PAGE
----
Most state spending is expected to rise in the coming fiscal year, even though governors claim budget deficits have forced them to cut expenditures to the bone.
Governors and state legislative leaders repeatedly have complained that they are undergoing a fiscal crisis forcing them to make deep, across-the-board cuts in spending because of a weakened economy that has sharply reduced state-tax revenues.
But the Fiscal Survey of States released at the end of last month by the National Governors Association shows that tax revenues are expected to rise in the aggregate by nearly 3 percent, say budget analysts who have been studying the NGA’s recent data.
State revenues, which totaled nearly $470 billion in fiscal 2003, are expected to rise to $482 billion in the 2004 fiscal year. “That is a 2.6 percent increase in tax revenues,” said Chris Edwards, director of fiscal policy for the Cato Institute.
The NGA data also show that contrary to continued claims that states’ spending is being slashed as never before, expenditures will actually climb modestly in the aggregate when California is removed from the equation.
The NGA survey shows that proposed spending remained essentially flat between fiscal 2003 and 2004 at $482 billion, but budget analysts say that this state-spending figure is distorted and skewed by California, which will have to cut spending deeply to offset a looming $38 billion deficit.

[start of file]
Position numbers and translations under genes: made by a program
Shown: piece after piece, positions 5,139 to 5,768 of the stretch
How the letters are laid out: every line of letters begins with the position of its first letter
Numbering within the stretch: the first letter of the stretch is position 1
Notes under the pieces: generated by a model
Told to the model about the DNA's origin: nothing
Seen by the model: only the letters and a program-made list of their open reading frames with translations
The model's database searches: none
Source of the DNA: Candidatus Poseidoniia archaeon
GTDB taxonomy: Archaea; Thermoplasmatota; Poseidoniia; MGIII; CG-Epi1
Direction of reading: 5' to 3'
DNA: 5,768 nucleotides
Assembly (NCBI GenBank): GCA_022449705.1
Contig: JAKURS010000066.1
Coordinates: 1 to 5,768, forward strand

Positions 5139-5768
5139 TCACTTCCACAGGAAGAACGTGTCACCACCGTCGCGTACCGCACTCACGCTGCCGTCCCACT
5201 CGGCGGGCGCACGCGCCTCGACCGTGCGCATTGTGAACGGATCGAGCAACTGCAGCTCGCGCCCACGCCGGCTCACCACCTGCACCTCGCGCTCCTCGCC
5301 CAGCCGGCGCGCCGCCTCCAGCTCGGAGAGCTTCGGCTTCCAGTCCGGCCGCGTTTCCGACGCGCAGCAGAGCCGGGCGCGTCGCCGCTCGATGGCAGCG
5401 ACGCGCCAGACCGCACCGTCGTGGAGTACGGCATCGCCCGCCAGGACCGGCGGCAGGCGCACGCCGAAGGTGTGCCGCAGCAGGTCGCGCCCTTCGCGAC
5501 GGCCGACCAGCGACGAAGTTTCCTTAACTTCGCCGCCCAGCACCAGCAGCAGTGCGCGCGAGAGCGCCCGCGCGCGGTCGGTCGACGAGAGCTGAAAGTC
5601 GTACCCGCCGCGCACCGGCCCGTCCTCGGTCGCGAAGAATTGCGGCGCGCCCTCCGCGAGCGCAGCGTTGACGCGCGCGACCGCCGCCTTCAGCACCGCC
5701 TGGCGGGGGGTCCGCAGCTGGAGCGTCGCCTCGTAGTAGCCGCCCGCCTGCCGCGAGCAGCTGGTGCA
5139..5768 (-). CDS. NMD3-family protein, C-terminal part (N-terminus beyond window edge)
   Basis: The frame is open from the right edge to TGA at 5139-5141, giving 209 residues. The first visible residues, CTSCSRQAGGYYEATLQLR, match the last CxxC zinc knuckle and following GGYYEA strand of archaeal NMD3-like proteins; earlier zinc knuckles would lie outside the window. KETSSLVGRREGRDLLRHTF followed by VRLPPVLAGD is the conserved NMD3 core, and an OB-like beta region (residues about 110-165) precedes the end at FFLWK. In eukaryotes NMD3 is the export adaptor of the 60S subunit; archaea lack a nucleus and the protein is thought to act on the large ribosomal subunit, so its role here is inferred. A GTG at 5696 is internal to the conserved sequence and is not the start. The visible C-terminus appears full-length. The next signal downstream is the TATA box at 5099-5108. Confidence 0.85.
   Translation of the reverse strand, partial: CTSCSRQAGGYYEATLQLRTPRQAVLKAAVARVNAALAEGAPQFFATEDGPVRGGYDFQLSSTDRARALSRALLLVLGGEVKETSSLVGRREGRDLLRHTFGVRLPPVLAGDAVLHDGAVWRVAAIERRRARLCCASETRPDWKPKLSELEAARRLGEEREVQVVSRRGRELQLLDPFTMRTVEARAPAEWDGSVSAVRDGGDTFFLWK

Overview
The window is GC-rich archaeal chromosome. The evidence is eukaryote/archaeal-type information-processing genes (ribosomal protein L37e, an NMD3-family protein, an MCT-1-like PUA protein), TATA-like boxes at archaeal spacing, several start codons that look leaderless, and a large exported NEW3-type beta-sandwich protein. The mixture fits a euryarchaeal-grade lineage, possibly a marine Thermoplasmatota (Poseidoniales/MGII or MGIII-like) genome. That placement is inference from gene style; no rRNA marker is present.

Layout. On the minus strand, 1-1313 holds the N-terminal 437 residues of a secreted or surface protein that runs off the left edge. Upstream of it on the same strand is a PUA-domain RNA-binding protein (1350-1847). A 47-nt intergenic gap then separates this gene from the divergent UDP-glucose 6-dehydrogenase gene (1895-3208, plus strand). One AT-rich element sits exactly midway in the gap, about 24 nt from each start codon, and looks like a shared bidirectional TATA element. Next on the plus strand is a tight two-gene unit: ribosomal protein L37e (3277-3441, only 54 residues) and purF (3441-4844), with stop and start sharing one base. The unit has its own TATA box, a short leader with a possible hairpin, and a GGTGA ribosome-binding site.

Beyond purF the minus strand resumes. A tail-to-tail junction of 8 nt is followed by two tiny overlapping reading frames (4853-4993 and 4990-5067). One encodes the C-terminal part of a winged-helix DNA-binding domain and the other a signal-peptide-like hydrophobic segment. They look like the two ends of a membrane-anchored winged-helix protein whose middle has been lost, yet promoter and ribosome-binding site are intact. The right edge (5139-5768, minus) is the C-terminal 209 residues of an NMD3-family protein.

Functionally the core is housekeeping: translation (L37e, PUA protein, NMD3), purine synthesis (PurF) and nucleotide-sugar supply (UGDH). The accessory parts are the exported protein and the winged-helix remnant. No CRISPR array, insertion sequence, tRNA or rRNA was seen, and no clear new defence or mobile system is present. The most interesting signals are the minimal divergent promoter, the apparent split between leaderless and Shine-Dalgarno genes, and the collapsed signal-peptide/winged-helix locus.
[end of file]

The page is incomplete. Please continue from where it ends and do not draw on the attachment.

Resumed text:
“Some states are cutting spending, but NGA data show that for the 49 states other than troubled California, spending will still rise by more than 2 percent in the 2004 fiscal year,” Mr. Edwards said.
But this is not the fiscal picture painted by newspaper and nightly television news reports on the states’ budget problems.
The Washington Post, for example, reported recently that “budget cuts and layoffs this year produced the deepest state-spending reductions in dollar terms since the governors began their fiscal survey.”
The NGA also has fed much of the impression that a majority of governors across the country were raising major taxes, and that expenditures were either barely growing or were expected to decline in the 2004 fiscal year.
“Governors in 29 states recommended tax and fee increases in fiscal 2004,” the NGA said in its latest fiscal scorecard. “Further, state spending growth was cut to only 0.3 percent in fiscal 2003 and is expected to decline 0.1 percent in fiscal 2004.”
Interviews with budget analysts last week painted a different picture. Most governors were not raising major, broad-based taxes on income, retail sales and property, they said. Instead, most were proposing or had enacted smaller “sin taxes” on alcohol, tobacco and gambling, and sales taxes on hotels, rental cars and a range of fee increases for state services.
With the exception of two megastates, California and New York — which account for about 18 percent of the population — “the rest of the picture isn’t so bad. Actually, the governors on balance have done a very good job of dealing with this budget mess,” said budget analyst Stephen Moore of the Club for Growth. Mr. Moore publishes an annual score card on how the states are handling taxes and spending.
“Actually, 12 states have raised major taxes this year on incomes, retail sales or property. That’s not many given the fact that this is the worst fiscal crisis in the states since 1980,” Mr. Moore said.